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Shabbat Shalom from Rabbi Lisa Delson

Today is an Independence Day for the former slaves in our country. As Jews, we know how to celebrate emancipation, our entire Passover narrative is about being freed from slavery. Every year, we are supposed to feel as if we were personally freed from bondage and now have the chance for freedom. Had I not been listening, this day would have passed by me. I’m not proud of that fact, but it is the truth.

“A time for listening, and a time for speaking”
“What day is it again?” I ask myself this question all the time. Throughout the Stay-at-Home order, time has been distorted. Some days feel extremely long while the weeks seem to fly by and it is Shabbat all over again. It feels like yesterday that we made the decision to cancel our Purim celebration in March but now it is the middle of June! Our world has changed so much in just 17 (or is it 18?) weeks. We have had to rearrange our lives to avoid spreading COVID-19 by changing our shopping habits, our social calendars, our expectations of birthdays and celebrations, and our interactions with people who do not live in our homes. More recently, we have also been reminded in a very public way of the need to dismantle white supremacy and proclaim that the lives of black and brown people are systemically treated differently than white people. While this fact is not new, it has renewed a sense of urgency in public life and in our own personal lives.

“A season is set for everything, a time for every experience under heaven:

A time for being born and a time for dying, A time for planting and a time for uprooting the planted;

A time for slaying and a time for healing, A time for tearing down and a time for building up;

A time for weeping and a time for laughing, A time for wailing and a time for dancing;

A time for throwing stones and a time for gathering stones, A time for embracing and a time for shunning embraces;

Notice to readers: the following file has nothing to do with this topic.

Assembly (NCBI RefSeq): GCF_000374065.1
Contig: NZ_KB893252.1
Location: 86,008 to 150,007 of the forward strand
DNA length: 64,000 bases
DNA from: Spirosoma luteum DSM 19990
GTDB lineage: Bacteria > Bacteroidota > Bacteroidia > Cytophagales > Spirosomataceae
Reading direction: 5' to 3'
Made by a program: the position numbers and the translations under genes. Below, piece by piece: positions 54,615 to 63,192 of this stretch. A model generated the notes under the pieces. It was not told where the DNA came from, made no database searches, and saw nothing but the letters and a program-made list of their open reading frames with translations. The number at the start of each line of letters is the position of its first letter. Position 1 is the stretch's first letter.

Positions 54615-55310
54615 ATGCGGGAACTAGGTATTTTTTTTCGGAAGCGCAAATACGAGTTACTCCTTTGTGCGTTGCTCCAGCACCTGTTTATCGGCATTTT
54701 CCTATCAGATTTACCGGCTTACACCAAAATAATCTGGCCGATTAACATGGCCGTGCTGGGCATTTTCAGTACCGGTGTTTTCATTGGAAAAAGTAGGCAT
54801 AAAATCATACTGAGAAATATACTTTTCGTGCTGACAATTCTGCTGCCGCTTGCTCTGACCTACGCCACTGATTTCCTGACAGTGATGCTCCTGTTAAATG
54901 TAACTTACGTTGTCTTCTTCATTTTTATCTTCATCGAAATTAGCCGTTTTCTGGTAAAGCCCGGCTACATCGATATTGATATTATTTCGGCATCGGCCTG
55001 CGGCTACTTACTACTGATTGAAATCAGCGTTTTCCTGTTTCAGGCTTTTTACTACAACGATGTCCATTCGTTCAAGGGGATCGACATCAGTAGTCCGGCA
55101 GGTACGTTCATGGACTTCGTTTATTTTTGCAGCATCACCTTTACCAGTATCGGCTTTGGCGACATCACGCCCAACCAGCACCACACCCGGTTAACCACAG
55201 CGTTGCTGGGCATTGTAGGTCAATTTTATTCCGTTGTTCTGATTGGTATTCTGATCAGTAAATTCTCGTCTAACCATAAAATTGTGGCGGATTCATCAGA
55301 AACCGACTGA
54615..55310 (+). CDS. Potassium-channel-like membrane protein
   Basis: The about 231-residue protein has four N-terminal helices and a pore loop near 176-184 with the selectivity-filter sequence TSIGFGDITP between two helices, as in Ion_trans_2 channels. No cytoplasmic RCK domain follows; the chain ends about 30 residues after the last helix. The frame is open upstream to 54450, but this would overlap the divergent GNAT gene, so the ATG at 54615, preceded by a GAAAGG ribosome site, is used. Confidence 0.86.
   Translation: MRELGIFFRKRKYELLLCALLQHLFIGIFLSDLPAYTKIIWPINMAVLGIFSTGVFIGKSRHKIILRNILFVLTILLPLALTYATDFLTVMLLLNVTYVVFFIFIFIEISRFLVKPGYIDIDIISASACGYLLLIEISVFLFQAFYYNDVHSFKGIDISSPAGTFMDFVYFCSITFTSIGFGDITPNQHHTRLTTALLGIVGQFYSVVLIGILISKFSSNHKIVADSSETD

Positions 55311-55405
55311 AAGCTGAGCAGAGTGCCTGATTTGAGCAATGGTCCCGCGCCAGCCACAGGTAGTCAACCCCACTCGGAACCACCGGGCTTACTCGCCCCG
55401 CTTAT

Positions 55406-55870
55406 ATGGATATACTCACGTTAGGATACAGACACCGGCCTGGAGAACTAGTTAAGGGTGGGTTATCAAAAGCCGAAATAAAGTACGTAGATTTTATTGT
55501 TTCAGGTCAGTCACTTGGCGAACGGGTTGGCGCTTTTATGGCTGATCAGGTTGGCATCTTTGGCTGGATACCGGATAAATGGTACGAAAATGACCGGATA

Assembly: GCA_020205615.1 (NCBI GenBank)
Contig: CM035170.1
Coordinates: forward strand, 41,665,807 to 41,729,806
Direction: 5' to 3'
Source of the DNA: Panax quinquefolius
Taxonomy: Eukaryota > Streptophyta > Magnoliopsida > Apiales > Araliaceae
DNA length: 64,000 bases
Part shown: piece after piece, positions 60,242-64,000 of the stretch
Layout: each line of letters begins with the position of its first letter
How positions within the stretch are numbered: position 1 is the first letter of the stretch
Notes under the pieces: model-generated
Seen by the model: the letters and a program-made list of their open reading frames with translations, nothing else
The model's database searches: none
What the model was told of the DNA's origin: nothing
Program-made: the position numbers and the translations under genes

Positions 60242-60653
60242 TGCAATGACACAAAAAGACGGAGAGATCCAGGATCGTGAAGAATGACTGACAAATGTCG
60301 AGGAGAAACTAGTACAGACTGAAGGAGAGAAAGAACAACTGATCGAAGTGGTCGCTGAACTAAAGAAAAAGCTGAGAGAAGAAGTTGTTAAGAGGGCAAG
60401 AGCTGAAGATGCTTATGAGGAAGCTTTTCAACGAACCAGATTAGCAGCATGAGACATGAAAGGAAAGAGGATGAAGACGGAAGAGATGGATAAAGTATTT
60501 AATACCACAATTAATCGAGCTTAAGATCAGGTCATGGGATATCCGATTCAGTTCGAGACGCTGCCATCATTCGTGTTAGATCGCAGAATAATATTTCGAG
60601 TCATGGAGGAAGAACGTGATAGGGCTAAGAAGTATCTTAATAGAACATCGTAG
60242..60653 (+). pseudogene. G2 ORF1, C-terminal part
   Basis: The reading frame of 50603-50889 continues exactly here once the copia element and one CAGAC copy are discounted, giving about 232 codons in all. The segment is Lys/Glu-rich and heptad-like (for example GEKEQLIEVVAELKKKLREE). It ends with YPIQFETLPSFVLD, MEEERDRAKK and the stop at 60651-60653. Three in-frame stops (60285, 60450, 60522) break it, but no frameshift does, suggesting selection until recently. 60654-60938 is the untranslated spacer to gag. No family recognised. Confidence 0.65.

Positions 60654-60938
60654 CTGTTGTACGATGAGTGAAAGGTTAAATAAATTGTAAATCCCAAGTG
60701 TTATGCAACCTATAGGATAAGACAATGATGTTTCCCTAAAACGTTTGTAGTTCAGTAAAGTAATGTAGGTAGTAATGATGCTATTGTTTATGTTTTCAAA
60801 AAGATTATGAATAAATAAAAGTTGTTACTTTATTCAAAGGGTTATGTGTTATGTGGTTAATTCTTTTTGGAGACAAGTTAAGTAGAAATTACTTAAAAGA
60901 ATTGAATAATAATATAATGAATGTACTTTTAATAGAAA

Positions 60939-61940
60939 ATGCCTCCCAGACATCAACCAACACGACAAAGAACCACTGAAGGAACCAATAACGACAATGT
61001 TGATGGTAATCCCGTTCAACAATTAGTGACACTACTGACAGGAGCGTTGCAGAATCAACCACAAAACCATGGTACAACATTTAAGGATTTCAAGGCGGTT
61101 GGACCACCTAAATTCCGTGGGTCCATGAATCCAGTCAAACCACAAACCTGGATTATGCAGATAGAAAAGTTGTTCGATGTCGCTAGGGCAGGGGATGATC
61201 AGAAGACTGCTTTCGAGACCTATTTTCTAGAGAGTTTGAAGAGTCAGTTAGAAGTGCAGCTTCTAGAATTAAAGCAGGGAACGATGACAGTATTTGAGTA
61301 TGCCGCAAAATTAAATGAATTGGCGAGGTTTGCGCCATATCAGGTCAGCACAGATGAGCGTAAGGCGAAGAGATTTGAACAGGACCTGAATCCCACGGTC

A time for seeking and a time for losing, A time for keeping and a time for discarding;

A time for ripping and a time for sewing, A time for silence and a time for speaking;

A time for loving and a time for hating; A time for war and a time for peace.” Ecclesiastes 3:1-8

“What time is it now?” I could make an argument that it is time for all of these experiences under heaven, except, God forbid, hating and war. Each of these experiences, whether they are positive or negative encompass the fullness of our lives. But since we are in such a time of turmoil in our country, I actually think the phrase, “A time for silence and a time for speaking” is most relevant.

Since the murder of George Floyd in Minneapolis, I have done a lot of reading about how to be a white ally. I don’t claim to have all the answers but I have learned one of the most important things I can do is listen, truly listen to the experience of black people and people of color in our country. The listening I have been doing has come in the form of reading articles, following Instagram posts, and watching the protests from home. Right now, listening is not inaction, it is quiet action. It is a reflection on how my experience and our experiences are vastly different to those of people of color due, in part, to the white privilege and systemic oppression.

Today, June 19th marks Juneteenth, 155 years since Texas outlawed slavery in 1865, two and a half years after the Emancipation Proclamation was announced. While not a national holiday, 47 out of 50 states celebrate this day. Today is an Independence Day for the former slaves in our country. As Jews, we know how to celebrate emancipation, our entire Passover narrative is about being freed from slavery. Every year, we are supposed to feel as if we were personally freed from bondage and now have the chance for freedom. Had I not been listening, this day would have passed by me. I’m not proud of that fact, but it is the truth.

“When is it time for speaking?” Now is also the time to speak. Now is the time to talk about how each of us has been affected by and propagated white supremacy in our words and our actions. After we have done a great deal of listening, reading, and listening some more, then we must speak out for black lives. We must do what we can with the privilege that we hold to make the systems better. This summer and beyond, we are going to explore how we can make a difference in the world, how to create a more racially just society. It’s going to require a lot of listening, a little speaking, embracing change, weeping, discarding old ideas, and most of all loving.